Fall in New Hampshire means fairs, foliage – and getting out to one of the state's 300-odd apple orchards to pick your own. Elaine Starkey is out at Butternut Farm in Farmington, with her sons and grandkids, to do just that.
"They usually have donuts, but we got here a little late."
'Pick Your Own Apples' now means not just picking the fruit, but also hay rides, corn mazes, petting animals, And enjoying other seasonal products, like cider, pies, and yes, donuts.
Increasing demand for local food has led farmers to seek capital: funds with which to start or grow their businesses. In most industries, an increase in demand from consumers spells profits, so banks and other lenders will pull out their checkbooks. But farming is a little different. In New England, farmers aren’t actually likely to make much money. This isn’t new: farmers have always relied on farm credit co-ops and the federal government for loans to grow their businesses.
With almost 60 farmers markets across the state, demand for local food is growing. But local farmers still struggle to make a profit growing local food. In fact, about three quarters of all farms in New Hampshire gross less than $10,000 from sales each year. Seacoast Reporter Emily Corwin takes an in-depth look at New Hampshire's agriculture community in her five-part series, Growing Pains.
Representatives from the US Food and Drug Administration are traveling around the country this summer speaking with farmers about the Food Safety Modernization Act – which is the biggest reform of food safety laws the country has seen in more than 70 years.
The FDA held a public hearing on their proposed rules at Dartmouth College. The farmers we met there are very concerned about the consequences the proposed rules could have on New England agriculture.
Detroit’s declaration of bankruptcy this summer opened up the floodgates for stories of its decline. Documentary films, photo essays, and articles reveal a once-proud American city, home to world’s highest-paid workers and a strong middle class, as a shell of its former self. Some residents are finding hope among the abandoned neighborhoods, crumbling municipal buildings, and rusting car factories that made the motor city hum.
In the mid-1800s the United States was home to more than fifteen thousand varieties of apple - two thousand in New England alone. That diversity was pretty much wiped out by the growth of industrial agriculture and today, only a few varieties remain…at least in the supermarket. John Bunker , a man known as the apple whisperer, is on a quest to find, save and preserve long lost types of apples.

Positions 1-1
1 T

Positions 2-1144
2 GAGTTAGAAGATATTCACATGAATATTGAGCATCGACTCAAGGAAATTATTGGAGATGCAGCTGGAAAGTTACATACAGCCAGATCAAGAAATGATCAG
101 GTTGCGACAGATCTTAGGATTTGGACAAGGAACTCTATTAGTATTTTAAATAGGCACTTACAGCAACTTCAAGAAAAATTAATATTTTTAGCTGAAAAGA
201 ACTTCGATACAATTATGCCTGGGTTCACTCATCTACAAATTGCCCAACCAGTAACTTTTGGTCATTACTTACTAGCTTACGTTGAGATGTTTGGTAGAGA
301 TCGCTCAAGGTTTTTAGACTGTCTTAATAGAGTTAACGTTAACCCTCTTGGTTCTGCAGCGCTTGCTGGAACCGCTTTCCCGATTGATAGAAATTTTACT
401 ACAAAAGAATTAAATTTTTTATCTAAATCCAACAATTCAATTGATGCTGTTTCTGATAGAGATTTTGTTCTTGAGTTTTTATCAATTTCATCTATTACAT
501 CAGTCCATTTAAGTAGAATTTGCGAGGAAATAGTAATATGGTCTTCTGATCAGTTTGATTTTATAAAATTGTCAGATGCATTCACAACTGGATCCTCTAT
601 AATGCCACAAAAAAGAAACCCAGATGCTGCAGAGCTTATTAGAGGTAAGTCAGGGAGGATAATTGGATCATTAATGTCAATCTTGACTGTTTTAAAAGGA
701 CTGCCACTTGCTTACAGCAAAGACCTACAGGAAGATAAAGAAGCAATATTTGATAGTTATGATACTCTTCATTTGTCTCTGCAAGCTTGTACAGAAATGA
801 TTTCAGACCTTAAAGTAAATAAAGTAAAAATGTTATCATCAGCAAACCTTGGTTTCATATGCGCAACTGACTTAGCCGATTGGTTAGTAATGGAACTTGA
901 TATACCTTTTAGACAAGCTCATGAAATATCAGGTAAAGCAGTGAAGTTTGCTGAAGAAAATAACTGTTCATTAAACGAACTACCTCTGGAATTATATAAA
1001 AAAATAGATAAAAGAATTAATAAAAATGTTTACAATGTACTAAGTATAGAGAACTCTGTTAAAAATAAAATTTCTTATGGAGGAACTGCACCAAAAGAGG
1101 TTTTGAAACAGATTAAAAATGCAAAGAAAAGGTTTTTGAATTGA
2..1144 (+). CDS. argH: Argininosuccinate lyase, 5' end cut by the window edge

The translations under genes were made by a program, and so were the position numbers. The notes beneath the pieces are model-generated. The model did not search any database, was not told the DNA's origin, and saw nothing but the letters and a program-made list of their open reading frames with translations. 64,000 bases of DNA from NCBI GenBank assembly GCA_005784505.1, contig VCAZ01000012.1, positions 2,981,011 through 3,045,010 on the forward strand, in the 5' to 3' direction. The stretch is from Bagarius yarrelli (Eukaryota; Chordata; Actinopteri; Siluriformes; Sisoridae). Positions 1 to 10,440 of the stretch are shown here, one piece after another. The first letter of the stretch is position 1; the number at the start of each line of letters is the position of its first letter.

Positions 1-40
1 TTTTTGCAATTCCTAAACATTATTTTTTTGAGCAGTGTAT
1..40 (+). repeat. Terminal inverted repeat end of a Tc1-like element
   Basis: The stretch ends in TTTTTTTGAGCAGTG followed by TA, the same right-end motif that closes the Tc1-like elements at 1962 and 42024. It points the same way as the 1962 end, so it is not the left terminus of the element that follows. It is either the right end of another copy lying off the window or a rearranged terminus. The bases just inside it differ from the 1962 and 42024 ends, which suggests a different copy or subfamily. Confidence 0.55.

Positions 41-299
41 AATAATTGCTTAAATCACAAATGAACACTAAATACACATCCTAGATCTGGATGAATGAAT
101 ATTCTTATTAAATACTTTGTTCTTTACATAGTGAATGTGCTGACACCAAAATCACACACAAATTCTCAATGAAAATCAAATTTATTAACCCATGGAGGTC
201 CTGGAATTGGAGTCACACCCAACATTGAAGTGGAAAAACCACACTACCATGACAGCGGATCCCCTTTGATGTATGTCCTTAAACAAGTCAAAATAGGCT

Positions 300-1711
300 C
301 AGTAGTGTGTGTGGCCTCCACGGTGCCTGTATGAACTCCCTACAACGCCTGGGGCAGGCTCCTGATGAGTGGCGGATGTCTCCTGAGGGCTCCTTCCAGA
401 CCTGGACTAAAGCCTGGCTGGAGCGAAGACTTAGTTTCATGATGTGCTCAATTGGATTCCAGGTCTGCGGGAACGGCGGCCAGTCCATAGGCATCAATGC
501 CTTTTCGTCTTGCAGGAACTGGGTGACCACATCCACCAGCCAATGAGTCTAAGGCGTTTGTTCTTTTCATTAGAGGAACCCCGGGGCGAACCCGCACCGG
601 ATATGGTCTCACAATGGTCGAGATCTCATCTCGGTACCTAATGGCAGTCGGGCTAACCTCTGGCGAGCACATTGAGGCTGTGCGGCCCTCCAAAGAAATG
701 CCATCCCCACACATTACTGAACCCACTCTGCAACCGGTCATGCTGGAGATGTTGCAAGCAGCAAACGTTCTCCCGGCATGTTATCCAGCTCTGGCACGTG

According to the USDA, Americans are producing and eating more locally-raised food every year. But the market for local meat has trailed behind the market for local produce. Until recently, reasoning has been that there’s a shortage of local slaughterhouses. But as three slaughterhouses open their doors in NH this year, industry-wide studies show that more slaughterhouses may not be the answer, after all.
An agricultural art dating from the Neolithic period shares a glass with the robotics of the future. Since the first evidence of grapevine cultivation for wine about 7000 years ago, viticulture has developed a degree of automation…still, wine-makers depend on human hands and eyes to thoroughly -- and tediously -- inspect their crop for quality and yield. Researchers at Carnegie Mellon University are developing an automated grape-counting system that will help lighten that load and lead to the production of better wine. Sara Reardon is a staff writer and reporter for New Scientist who covered the machines that could change the future of winemaking.
With almost 60 farmers markets across the state, demand for local food is growing. But local farmers still struggle to make a profit growing local food. In fact, about three quarters of all farms in New Hampshire gross less than $10,000 from sales each year.
This is the first installment in our summer business series investigating how a changing market place is affecting New Hampshire farmers.
This week some NHPR staffers got their first weekly share of veggies from a nearby CSA – which stands for community supported agriculture.
The idea is that consumers buy a share of the year’s crops in advance – that gives them a weekly supply of produce, while farmers get a more stable income stream than what they might have selling just through farmers markets or farmstands.
Congress is in the midst of renewing this giant legislation, after missing its first deadline to do so. And New Hampshire farmers are keeping an eye on this process, they want assurances a final measure won’t just favor big agribusiness, but also, the smaller farms prevalent in our region. We’ll find out the bill might include and what’s at stake for the Granite State.